The BattleTech arcade machines that were years ahead of their time

A couple of months back, a collector in Texas got in touch with me after reading my article on the man who is trying to preserve the old Virtuality VR machines from the early 1990s. He told me he had a collection of old BattleTech pods that he was trying to repair and install in an arcade somewhere, and would I be interested in doing a story on them?

The answer was a definite yes – until that point I’d never even heard of these BattleTech pods, but I was fascinated by what he told me. These things were years ahead of their time, and still seem futuristic even now. They are basically fully enclosed cockpits that mimic the controls of a giant mech, and people were using them in international 3D deathmatches back when the Super NES hadn’t even been released in the United States. The later versions – the so-called Tesla pods – were even more impressive, boasting seven monitor screens and switches for everything under the sun, right down to controlling the heat output from your mech. If you remember Steel Battalion and its insane controller back on the original Xbox, it was basically that, but far, far more impressive.

GamesRadar+ just published the story – check it out for yourself:

Battletech arcades were decades ahead of their time, holding global 3D matches before we’d even played a SNES – here’s their story

I think my favourite detail is that one of the tutorial videos for the game featured Judge Reinhold, Weird Al Yankovic and Joan Severance, who played the villain in the Gene Wilder and Richard Pryor comedy See No Evil, Hear No Evil. It’s amazing, a real hidden gem.

I’d really love to play on one of these machines myself, but sadly it seems the only ones left in existence are all in America, although a few groups take them to trade shows. One day, one day…

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  1. I got to go to a huge arcade complex in Chicago that had these a few times, but never tried them. To be honest, as a kid these things looked cool, but also way too intimidating with the ridiculous number of switches and dials and etc. Instead I just played the 90’s VR games they had like Dactyl Nightmare and Zone Hunter.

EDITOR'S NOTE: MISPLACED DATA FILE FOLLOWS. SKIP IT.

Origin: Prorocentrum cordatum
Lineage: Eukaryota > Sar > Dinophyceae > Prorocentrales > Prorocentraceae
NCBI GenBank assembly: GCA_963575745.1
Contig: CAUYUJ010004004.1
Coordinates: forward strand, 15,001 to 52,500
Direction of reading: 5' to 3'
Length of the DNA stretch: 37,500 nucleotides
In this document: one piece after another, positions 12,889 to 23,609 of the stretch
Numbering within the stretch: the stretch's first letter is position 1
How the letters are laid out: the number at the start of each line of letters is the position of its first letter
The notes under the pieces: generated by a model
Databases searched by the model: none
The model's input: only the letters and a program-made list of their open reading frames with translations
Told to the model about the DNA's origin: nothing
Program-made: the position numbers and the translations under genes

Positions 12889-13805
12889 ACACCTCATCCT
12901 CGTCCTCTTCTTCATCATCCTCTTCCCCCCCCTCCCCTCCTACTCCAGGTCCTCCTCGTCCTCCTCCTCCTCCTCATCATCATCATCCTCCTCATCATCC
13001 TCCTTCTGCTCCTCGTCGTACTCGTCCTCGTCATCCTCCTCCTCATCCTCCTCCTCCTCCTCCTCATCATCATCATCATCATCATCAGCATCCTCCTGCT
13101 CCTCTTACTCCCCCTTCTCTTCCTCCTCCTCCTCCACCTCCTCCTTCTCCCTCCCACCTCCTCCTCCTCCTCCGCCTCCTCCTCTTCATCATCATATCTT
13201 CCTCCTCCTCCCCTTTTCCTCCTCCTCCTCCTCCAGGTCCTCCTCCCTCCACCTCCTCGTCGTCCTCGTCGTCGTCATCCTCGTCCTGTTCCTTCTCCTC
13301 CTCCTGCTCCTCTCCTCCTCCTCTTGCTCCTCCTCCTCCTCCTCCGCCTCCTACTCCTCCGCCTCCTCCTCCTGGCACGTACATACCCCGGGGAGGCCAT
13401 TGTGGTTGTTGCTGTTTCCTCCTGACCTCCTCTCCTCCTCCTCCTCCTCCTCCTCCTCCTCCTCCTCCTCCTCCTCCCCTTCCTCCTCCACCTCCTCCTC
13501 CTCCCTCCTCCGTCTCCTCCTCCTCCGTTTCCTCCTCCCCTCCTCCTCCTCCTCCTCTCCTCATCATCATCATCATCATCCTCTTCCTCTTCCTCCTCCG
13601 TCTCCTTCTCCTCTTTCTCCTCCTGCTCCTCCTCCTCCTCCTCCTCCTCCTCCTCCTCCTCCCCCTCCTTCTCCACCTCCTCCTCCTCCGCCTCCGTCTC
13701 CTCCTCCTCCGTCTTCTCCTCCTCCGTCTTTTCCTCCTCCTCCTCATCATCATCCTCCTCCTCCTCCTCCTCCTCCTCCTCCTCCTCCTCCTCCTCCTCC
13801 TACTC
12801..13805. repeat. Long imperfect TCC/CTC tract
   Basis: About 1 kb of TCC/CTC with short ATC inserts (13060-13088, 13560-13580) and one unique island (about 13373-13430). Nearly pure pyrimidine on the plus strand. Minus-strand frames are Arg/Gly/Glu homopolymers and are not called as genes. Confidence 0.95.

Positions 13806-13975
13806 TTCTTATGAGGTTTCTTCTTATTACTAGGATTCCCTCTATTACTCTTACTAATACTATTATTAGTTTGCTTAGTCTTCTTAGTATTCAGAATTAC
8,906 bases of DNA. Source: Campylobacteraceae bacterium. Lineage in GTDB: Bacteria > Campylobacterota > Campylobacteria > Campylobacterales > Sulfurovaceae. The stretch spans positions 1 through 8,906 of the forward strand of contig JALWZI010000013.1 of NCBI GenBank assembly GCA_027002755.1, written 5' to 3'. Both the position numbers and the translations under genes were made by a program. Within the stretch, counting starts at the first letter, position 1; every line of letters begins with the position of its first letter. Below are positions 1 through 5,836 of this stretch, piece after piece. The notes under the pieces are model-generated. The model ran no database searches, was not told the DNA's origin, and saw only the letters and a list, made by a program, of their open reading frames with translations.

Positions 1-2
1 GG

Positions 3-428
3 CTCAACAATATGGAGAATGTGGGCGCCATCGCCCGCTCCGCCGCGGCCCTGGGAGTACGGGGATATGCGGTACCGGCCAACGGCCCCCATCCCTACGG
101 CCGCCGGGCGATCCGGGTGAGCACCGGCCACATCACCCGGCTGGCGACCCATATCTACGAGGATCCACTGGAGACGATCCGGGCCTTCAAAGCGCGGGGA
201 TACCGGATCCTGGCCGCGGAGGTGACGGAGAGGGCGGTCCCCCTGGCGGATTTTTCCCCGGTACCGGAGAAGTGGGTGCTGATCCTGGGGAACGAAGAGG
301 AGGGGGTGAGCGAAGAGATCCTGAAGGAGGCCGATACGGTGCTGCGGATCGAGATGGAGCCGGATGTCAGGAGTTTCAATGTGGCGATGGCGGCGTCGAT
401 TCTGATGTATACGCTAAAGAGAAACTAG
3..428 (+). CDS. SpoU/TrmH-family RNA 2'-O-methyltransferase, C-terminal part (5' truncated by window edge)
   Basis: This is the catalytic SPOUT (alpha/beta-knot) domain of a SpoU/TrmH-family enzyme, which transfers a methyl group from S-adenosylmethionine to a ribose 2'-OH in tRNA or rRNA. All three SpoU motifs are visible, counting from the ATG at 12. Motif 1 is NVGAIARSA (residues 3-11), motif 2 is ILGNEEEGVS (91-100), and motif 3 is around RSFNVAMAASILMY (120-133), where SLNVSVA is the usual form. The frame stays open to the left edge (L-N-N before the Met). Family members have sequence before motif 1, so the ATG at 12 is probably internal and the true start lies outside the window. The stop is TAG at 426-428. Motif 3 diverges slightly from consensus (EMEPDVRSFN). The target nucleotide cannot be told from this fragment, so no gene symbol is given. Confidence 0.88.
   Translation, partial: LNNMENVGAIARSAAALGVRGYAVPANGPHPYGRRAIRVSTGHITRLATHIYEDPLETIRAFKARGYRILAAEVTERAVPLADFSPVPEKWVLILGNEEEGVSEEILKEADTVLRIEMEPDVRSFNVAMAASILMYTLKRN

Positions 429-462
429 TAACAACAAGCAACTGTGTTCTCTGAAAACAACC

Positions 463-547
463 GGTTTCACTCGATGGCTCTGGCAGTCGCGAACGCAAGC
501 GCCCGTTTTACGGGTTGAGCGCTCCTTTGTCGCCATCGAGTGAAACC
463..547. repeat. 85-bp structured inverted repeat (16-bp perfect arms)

1. I had a go on Dactyl Nightmare recently – it was pretty impressive considering the limitations of the time. But yeah, these BattleTech pods were crazily expensive, so I can see why they didn’t stick around. Still, they look damn cool.

  2. Got a kick out of this article. Last summer, there were twelve of these in a sea container headed for Russia. They are huge,heavy and full of empty space. Each one was around 4’x7’x7′ and maybe eight hundred pounds. The inspectors were searching the compartments when I saw them.
    The photos gave me a clue as to what they were. They didn’t look military quality. There was a sticker on them that said: “do not eat”. We assumed they were some kind of game.
    One of the agents checked that the mirrors and optics were not broken before shipping. He claimed the rest wasn’t really insured other than the optics.
    So they are just an old arcade. They were probably something in their day.

  3. The dozen were listed on ebay for around 30 days. Heard they were the top hits for ebay during that time. They were also listed on various simulator, arcade and pinball sites. The seller was easy to contact.
    The seller PM many of us with an invite to visit. It was well worth the drive.
    There was some mirros setup this articled missed. It was the mirrors that made these so expensive. They are something still made for aircraft simulators. The arcade and equipment are obsolete.
    I would not want to maintain the old technology. I will only buy the newer pinball and arcades.
    Pretty sure that Russians wanted them more than these old collecters in this article.
    Was hoping someone locally would buy them and do all the maintenance. That didn’t happen.

    1. Interesting! So the mirrors are the thing that’s hard to get, eh? I guess newer machines don’t use them….

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